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C. Nischler, M. Zareba, M. M. Henry, C. M. Skumatz, T. Sarna, J. M. Burke; Human RPE Cells Aged in vitro Differ From Young Cells in Sensitivity to Oxidative Stress - But the Aging Effect is not Simple and the Type of Stress Matters. Invest. Ophthalmol. Vis. Sci. 2007;48(13):5074.
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A lifetime of oxidative stress to the RPE is believed to cause tissue dysfunction, contributing to diseases like age-related macula degeneration. Here we asked whether young and aged RPE cells differ in susceptibility to oxidative stress induced chemically or photically.
Human RPE cells from 6 donors were aged in vitro by replicative senescence. Young (<12 passages) and aged (>20 passages) cultures were treated with a range of concentrations of H2O2 or illuminated with blue or full spectrum visible light followed by analysis of cytotoxicity by measures of mitochondrial function (MTT) and cell-substrate reattachment, and by live cell imaging to quantify time of apoptotic blebbing. Markers of antioxidant status were also compared in young and aged cultures.
As compared to young cells, aged cells were more resistant to chemical stress, but more sensitive to photic stress. The differences could not be attributed to the following, which when normalized to cellular protein did not differ with cellular aging: amount of catalase, glutathione peroxidase (GPx), superoxide dismutase 1, hemeoxigenase 1; activities of catalase and GPx; content of glutathione, ATP and mitochondria. However, with aging cells showed a larger surface area (increasing cell-substrate contact, which may confer adhesion-related cytoprotection), and higher levels of the anti-apoptotic protein Bcl-2, which together may decrease the sensitivity of aged cells to chemical oxidant stress. On the other hand, aged cells also have slightly higher oxygen consumption and greater cytoplasmic autofluorescence, which may increase their sensitivity to photic stress.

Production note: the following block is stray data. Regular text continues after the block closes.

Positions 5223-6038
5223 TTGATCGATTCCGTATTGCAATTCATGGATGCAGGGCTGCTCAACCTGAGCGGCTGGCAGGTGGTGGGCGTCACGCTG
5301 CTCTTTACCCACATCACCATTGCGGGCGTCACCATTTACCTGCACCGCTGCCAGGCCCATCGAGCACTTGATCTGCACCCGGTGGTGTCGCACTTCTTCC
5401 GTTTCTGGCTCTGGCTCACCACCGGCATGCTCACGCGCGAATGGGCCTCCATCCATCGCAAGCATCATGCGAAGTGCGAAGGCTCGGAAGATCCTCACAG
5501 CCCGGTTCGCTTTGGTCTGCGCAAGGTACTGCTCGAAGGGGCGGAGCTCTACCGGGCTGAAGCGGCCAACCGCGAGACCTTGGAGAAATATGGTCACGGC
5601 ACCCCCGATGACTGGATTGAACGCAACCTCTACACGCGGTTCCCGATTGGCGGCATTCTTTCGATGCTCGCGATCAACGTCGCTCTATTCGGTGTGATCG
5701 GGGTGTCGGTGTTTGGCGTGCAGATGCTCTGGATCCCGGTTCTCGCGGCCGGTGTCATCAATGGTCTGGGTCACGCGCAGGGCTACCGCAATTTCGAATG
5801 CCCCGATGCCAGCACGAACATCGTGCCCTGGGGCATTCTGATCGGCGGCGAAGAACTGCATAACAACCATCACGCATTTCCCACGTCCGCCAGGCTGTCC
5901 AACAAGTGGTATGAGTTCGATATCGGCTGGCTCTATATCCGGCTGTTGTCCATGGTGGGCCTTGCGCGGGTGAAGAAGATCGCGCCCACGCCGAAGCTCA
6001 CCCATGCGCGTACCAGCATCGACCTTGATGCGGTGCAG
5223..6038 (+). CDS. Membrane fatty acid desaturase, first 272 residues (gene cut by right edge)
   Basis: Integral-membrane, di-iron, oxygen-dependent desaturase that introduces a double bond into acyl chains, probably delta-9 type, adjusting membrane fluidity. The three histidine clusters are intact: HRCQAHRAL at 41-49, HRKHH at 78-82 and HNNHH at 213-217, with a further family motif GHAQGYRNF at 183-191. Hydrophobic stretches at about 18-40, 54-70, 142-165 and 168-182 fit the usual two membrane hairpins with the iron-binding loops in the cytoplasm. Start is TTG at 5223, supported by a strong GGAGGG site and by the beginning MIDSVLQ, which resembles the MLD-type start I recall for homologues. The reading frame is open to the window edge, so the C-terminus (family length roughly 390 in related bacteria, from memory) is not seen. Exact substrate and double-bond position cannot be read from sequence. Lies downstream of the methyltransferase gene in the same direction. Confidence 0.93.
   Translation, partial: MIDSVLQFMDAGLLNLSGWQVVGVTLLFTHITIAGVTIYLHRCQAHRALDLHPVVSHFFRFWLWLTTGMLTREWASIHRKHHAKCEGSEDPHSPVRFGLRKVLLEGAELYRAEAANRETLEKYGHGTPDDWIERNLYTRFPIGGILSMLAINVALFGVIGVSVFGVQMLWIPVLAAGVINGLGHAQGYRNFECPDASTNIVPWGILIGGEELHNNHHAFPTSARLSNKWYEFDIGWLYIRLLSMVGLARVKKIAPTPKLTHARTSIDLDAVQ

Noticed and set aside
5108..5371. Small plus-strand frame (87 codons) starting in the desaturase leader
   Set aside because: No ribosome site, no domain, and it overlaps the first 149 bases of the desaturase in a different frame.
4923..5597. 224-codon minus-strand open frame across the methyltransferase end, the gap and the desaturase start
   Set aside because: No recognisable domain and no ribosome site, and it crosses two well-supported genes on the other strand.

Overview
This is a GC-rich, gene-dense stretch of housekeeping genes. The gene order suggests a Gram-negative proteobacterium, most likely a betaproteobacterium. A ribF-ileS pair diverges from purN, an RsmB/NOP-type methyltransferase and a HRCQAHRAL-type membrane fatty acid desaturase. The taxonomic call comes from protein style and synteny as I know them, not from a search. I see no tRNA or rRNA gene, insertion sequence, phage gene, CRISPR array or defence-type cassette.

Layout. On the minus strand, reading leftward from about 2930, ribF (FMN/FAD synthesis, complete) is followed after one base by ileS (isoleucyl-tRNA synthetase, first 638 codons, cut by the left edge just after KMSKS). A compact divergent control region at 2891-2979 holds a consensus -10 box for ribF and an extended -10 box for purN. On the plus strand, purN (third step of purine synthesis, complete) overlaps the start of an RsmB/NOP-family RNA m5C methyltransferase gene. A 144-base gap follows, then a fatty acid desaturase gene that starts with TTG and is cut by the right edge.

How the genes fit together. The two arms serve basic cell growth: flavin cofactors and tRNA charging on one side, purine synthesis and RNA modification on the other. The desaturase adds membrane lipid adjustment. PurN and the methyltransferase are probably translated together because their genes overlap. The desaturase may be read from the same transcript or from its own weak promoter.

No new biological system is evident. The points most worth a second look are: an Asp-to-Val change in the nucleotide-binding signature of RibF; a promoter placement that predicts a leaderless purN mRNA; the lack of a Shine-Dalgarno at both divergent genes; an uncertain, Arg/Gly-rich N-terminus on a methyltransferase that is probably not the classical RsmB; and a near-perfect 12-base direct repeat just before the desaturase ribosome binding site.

Overall, RPE cells aged in vitro, and theoretically also aged cells in vivo, may not be universally more susceptible to oxidative stress than young cells. The type of stress also matters. (NIH grants EY13722 and P30 EY01931; RPB)
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